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Lucy, Esq.
Lucy, Esq., Lawyer
Category: Family Law
Satisfied Customers: 29803
Experience:  Attorney with experience in family law.
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How can a lawyer make the decision child custody case

Customer Question

How can a lawyer make the decision for a child custody case without going to court?
Here is the situation, my soon to be ex husband told a judge a few years ago, that I was leaving the state and I had to go to court and lost my son with only supervised visits. We ended up getting back together for 4 months. Before he kicked me out he made a promise that we would not have to use the supervised visits. Anytime that I asked him he said I could have my son without the supervised visits but each time I went to get him I was told by his girlfriend and him that I could not have him. Now, he wants to move to another state without going to court, when we went to court when I lost my son and the judge said that neither one of us could leave the state. I have made a mistake and not gone back to court to get back my son, but I have always wanted to work something out with him and him only but she gets in the way every time. So what should I do? I am in PA.
Submitted: 1 year ago.
Category: Family Law
Expert:  Lucy, Esq. replied 1 year ago.


I'm Lucy, and I'd be happy to answer your questions today. I'm sorry to hear about your situation.

Lawyers do not make custody decisions, judges do. When there's a dispute, only the judge's decision bears weight in the absence of an agreement. But lawyers generally have an ethical obligation to do what is in their client's best interests, which gives them a lot of room to negotiate a child custody dispute before getting into a courtroom.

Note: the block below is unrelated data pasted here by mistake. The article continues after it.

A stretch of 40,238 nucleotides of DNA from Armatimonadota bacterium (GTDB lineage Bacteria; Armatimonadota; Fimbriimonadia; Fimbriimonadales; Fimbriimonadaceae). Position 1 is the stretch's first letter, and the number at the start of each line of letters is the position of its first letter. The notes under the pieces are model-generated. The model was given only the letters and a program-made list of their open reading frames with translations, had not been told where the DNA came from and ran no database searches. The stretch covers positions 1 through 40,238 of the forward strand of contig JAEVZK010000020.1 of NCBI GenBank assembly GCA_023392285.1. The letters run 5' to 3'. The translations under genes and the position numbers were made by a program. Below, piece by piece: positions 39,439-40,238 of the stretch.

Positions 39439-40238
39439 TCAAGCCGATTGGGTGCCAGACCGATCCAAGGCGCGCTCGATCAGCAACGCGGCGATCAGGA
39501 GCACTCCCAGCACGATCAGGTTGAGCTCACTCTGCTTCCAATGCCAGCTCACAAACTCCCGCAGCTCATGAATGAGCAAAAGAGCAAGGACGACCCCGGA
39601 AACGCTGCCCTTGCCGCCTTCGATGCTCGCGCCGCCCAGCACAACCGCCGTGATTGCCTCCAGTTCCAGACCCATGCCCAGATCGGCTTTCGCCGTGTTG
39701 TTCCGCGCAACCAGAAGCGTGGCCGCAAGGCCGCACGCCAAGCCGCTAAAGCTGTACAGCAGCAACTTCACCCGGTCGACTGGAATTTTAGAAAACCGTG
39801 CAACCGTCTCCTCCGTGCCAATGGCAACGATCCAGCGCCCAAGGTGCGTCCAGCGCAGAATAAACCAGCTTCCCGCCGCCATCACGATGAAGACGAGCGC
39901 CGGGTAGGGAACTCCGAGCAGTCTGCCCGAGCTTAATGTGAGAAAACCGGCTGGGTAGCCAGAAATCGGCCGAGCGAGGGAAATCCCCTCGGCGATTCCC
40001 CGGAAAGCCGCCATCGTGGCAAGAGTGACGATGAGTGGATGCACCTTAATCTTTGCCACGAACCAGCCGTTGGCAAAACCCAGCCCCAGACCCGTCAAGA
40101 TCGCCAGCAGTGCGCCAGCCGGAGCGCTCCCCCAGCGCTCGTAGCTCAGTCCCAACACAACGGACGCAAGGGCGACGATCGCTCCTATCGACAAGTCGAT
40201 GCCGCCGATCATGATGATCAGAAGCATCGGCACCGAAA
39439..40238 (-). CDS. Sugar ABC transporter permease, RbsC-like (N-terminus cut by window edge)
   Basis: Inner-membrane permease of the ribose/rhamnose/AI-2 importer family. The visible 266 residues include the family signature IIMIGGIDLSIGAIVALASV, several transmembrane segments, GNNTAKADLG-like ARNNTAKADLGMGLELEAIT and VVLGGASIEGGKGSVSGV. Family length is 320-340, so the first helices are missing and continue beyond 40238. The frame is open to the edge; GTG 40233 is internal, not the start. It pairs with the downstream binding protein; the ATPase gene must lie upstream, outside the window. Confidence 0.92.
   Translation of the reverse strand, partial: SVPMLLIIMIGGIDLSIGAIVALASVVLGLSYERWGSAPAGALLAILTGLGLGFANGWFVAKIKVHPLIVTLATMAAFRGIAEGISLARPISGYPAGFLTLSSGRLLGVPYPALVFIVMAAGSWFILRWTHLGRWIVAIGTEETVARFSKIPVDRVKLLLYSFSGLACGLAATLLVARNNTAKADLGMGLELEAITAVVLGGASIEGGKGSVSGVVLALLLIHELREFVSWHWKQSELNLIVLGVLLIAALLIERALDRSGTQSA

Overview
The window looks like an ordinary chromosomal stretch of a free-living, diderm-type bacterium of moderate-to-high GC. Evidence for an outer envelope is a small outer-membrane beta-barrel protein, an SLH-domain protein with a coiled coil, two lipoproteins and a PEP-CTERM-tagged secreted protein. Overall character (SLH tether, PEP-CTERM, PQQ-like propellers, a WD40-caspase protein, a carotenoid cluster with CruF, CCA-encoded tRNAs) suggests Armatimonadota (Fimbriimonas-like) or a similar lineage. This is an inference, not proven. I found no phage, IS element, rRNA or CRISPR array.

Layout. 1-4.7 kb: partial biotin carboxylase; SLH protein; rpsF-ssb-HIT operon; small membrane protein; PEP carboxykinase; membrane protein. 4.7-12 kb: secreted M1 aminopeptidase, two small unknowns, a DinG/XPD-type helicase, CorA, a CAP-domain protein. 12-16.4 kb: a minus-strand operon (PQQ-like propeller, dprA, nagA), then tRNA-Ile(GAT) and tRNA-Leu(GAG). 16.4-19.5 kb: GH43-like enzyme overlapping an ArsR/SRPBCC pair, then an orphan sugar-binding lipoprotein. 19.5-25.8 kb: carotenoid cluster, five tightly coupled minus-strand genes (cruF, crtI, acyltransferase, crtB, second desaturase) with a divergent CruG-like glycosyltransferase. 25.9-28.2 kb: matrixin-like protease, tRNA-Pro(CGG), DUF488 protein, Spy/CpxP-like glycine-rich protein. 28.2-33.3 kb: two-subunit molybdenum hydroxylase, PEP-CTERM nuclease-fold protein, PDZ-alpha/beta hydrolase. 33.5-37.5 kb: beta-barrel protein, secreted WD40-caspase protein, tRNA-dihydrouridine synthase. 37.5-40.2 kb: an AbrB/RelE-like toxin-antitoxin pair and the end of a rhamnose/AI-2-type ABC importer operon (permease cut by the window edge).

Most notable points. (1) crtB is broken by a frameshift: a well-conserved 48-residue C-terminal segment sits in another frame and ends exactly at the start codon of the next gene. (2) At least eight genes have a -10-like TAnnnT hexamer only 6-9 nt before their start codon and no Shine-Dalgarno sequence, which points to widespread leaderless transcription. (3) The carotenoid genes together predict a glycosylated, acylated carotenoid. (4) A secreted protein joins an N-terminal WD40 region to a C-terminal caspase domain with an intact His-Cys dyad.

You have the ability to file a Motion for Modification asking the judge to change the order so you have custody, not supervised visits. You can use any facts that show it's in your son's best interests to live with you. You can also present evidence of their plans to move out of state and show the original order that prohibits him from going. The girlfriend has NO LEGAL AUTHORITY WHATSOEVER, as she is not a parent. She can't legally decline your supervised visits. If your ex is allowing her to do so, then he's in contempt of court. A motion for contempt can be filed at the same time as a motion for modification.

Before you do anything else, read the original court order. See if there's a clause near the end that says, if you have to bring a motion for enforcement, he has to pay for your attorney's fees. It's sometimes in there, and if that's the case, you can hire a lawyer who will go after your ex to get payment.

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